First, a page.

What’s trashier - Anna or TV that made her an icon
John Whitehead - Feb 15, 2007
“She was entropy porn at its finest.”—Cintra Wilson, Salon
FOX News Channel has labeled it a “tragedy,” while devoting a portion of their website to a photo essay of her life. The Today Show ranks it ahead of their reporting on government corruption and cover-ups in the Libby trial. The LA Times provides readers with a timeline of her life, such that it was. The Houston Chronicle has printed a eulogy of sorts—thoughts from her friends (Playboy’s Hugh Hefner being one of them) on her untimely death.
But it is an exotic dancer-turned-model that the media is turning itself inside out to glorify: a stripper who met an octogenarian billionaire at the topless bar where she was working, subsequently divorced her hometown husband in order to marry the oil tycoon, only to become a widow a year later and spend the rest of her life fighting over her inheritance and using her notoriety to win a place in the tabloid media spotlight.
Pure and simple, Smith was a creation of the media, a porn star personified. Playboy Playmate of the Year in 1993. Guess jeans girl for a season or two. Producer and headliner in several movies that went bust. Star of a TV reality show that dwelt on the absurdity of her life. Spokesperson for diet pills. Mother of two: a son whose death at age 20 reflected a fast-track culture of drugs and a baby whose paternity is being challenged by two different men.
Anyone who dies deserves a certain amount of sympathy (to quote John Donne: “Any man’s death diminishes me because I am involved in Mankind”). However, what I find offensive is the way the media has fallen over itself in its eagerness to glorify someone who left little behind except nude photos, a handful of lawsuits and a 5-month-old baby girl who may or may not be an heiress.
The media’s obsession can be chalked up to the white goddess syndrome. Smith was a tall, buxom blonde who positively smoldered with eroticism and sex, but she had no redeeming social or moral value other than as the object of the media’s devotion. As author Neal Gabler said, “She had no talent. She couldn’t sing. She couldn’t dance. She couldn’t act. She was attractive. Anna Nicole Smith’s job was to live a cinematic life, which could then be broadcast by the media and entertain us. So she’s an entertainer in this new art form, which is life itself. The only value she had was doing things that had narrative components that would then show up in print. That was her life.”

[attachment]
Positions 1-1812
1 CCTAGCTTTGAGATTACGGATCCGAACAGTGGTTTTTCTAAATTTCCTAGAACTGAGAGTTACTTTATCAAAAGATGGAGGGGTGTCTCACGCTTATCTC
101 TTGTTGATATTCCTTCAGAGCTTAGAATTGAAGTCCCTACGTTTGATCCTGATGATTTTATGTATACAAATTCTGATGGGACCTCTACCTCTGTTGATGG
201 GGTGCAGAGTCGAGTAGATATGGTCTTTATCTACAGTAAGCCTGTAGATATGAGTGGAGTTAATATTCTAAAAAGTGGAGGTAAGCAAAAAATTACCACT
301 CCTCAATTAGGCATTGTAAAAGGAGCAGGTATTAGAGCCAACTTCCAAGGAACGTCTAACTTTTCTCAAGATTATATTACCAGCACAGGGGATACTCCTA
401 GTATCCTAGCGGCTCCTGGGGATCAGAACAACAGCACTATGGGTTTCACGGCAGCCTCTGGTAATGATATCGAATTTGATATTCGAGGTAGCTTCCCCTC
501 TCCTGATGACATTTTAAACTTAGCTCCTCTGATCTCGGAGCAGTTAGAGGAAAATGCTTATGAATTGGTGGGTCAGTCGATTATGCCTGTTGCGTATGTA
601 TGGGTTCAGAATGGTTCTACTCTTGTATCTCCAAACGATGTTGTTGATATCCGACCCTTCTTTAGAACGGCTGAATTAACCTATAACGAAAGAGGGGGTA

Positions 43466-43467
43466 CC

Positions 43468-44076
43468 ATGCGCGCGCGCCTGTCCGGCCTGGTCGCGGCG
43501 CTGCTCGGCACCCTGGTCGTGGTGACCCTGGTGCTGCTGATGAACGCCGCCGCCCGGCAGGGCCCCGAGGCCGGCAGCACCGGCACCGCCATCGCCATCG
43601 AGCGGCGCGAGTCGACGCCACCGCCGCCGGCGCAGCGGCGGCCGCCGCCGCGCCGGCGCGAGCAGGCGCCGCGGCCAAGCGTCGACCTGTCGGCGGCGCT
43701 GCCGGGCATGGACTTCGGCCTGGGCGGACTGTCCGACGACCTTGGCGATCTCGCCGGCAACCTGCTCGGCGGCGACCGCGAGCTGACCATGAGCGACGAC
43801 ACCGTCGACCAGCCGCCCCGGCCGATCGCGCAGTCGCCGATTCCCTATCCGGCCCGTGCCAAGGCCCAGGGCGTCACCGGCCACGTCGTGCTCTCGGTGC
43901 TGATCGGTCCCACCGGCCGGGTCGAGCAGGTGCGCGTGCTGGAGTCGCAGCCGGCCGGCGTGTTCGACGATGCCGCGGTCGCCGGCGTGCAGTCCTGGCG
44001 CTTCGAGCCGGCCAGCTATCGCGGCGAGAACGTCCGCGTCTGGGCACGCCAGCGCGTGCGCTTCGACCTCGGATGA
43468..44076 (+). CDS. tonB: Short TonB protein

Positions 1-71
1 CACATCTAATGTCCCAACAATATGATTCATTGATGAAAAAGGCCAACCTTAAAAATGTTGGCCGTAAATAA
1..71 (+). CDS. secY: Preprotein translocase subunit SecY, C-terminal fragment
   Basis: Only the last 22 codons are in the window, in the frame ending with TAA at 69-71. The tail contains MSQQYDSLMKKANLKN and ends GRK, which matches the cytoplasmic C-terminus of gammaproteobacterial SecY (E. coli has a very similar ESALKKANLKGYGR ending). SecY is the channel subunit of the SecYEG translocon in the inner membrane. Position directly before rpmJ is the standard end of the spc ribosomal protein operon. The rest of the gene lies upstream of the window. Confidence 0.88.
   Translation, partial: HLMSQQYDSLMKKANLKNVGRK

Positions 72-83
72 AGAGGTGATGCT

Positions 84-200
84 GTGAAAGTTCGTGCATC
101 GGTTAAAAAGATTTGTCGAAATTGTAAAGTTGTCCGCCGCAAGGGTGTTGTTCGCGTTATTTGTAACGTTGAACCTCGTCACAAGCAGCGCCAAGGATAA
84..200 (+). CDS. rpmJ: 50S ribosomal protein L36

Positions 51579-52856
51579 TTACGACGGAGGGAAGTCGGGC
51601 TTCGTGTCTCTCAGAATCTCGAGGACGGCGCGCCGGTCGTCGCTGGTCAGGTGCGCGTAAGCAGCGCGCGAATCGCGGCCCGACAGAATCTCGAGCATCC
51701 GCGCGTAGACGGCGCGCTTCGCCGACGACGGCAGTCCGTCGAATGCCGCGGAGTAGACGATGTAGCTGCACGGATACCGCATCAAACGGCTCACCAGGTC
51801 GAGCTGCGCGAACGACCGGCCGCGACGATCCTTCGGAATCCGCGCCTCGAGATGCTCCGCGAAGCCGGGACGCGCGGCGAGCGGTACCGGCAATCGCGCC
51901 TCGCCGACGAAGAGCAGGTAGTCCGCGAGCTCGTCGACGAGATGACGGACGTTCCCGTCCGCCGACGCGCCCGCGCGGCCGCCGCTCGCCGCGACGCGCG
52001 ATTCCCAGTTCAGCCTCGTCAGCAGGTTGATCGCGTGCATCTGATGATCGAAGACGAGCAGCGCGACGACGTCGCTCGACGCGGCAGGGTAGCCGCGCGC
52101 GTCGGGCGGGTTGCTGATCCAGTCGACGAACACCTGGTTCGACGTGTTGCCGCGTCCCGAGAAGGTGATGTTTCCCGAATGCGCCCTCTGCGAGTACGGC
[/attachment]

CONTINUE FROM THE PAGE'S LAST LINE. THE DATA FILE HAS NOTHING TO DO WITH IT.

The true tragedy in all of this is not that Smith died but that the media continues to fail the American public. First, they fail to give us the news. The death of Smith is not news. Very little real news is to be found on television anymore—instead it’s newzak. Nearly all the news shows have shifted into entertainment formats; otherwise, they would not draw an audience in our entertainment-driven, non-information, low-content society. Most of the content of news programs now largely consists of inane entertainment items.
Second, the media has lost its way. The world is being devastated by crisis, war and the deaths of noble, courageous people. Yet seldom are their names even mentioned in the news. They have become mere statistics. However, this former stripper’s death has already been given more coverage than the death of former President Gerald Ford.
Lest we forget, the media has a moral obligation to tell us what’s going on in our society and the world, even if we don’t like it. It’s what we used to call the truth. They need to show us what’s really happening. They need to challenge us. Instead, the media simply titillates the American public. Why? For the sake of ratings. That explains why they publicize their own media creations like Anna Nicole Smith.
Sadly, American society is essentially an extension of television. Some might even say that television is America’s God. It holds tremendous sway over people’s minds.
Maybe it’s time to turn the television off.
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